To Stop Starving.. Eat Right!
During World War II, US military researchers conducted an experiment on men to mimic the effect of the European famine. The 1,600-calorie diet consisted of lots of whole-grains, root vegetables and potatoes with little protein. The subjects in this diet lost a little weight at first, and then less as the diet went on. However, on this starvation diet, the participants began to show mental and physical manifestations of trauma. They were hungry, and it showed.
Many diets contain a component of behavioral modification. Super-low calorie diets ask you to ignore or control your hunger, through either will power or chemicals. The best way to manage hunger is to eat foods that provide the proper nutrition to avoid cravings or avoid that empty feeling that comes with a significant reduction in calories.
Eat nutrition-packed, low-calorie foods
Very lean meat, nuts, low-fat milk, whole grains and so-called “superfoods” like avocados provide a balance of saturated fats, complex carbohydrates and protein to go towards meeting the body’s nutritional needs. Your body provides feedback in the form of hunger and cravings, yet if you’re satisfied with your intake you won’t feel hunger.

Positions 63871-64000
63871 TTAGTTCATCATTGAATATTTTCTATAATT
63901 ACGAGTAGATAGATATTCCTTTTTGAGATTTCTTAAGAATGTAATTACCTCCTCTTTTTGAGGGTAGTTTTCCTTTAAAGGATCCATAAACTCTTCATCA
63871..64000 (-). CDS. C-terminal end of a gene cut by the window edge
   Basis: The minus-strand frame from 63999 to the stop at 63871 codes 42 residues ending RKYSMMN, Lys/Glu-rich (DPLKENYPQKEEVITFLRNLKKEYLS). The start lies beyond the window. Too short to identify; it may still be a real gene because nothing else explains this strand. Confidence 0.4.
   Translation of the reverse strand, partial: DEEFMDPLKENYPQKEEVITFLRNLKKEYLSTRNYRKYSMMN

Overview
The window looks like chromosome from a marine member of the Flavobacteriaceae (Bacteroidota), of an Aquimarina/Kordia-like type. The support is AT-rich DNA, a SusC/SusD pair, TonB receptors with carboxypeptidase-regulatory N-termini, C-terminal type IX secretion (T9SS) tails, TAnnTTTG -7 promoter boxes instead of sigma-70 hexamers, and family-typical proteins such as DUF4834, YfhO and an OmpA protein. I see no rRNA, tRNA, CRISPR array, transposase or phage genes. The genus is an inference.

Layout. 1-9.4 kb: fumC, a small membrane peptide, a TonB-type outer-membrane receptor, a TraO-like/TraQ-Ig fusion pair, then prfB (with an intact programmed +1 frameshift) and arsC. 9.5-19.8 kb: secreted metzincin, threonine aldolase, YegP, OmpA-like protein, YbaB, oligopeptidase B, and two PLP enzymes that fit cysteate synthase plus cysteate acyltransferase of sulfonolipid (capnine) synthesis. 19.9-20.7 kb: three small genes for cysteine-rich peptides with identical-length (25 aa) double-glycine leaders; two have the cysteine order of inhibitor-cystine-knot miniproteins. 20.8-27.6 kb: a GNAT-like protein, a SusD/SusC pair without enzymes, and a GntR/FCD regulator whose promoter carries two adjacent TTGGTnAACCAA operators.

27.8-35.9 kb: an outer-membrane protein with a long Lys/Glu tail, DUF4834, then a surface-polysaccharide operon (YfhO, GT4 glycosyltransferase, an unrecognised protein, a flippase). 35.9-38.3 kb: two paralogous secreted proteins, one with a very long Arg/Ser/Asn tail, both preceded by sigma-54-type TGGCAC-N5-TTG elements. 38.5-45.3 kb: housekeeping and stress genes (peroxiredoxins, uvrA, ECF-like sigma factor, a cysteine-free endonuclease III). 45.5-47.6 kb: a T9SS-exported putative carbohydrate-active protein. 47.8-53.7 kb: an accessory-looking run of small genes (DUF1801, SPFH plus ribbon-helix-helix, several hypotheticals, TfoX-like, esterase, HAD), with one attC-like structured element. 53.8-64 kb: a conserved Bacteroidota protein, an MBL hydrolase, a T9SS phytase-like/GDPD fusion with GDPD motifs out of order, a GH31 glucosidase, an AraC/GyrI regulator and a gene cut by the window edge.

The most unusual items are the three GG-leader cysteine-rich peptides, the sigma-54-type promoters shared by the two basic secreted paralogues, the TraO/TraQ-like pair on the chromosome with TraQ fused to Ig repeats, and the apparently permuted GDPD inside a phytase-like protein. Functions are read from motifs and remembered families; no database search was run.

Eat more fibrous vegetables
Another popular method of controlling hunger during a diet naturally is to eat high-fiber vegetables as a snack or with meals. These foods are low-calorie, have good nutritional value and can fill you up. It’s part of a “volumetric” diet, researched at Penn State University. You can eat a significant amount of these vegetables and you will want to eat less at other times during the day.
Drink more water
Research conducted by Brenda Davy at Virginia Tech showed that drinking 16 ounces of water prior to each meal will help you cut back on the amount of food you eat while dieting. Davy believes that the water “preloads” the stomach, making you feel full.
Hunger is our reaction to lacking important nutrition. If you’re feeling hungry due to your diet, you need to rethink your dietary strategy.
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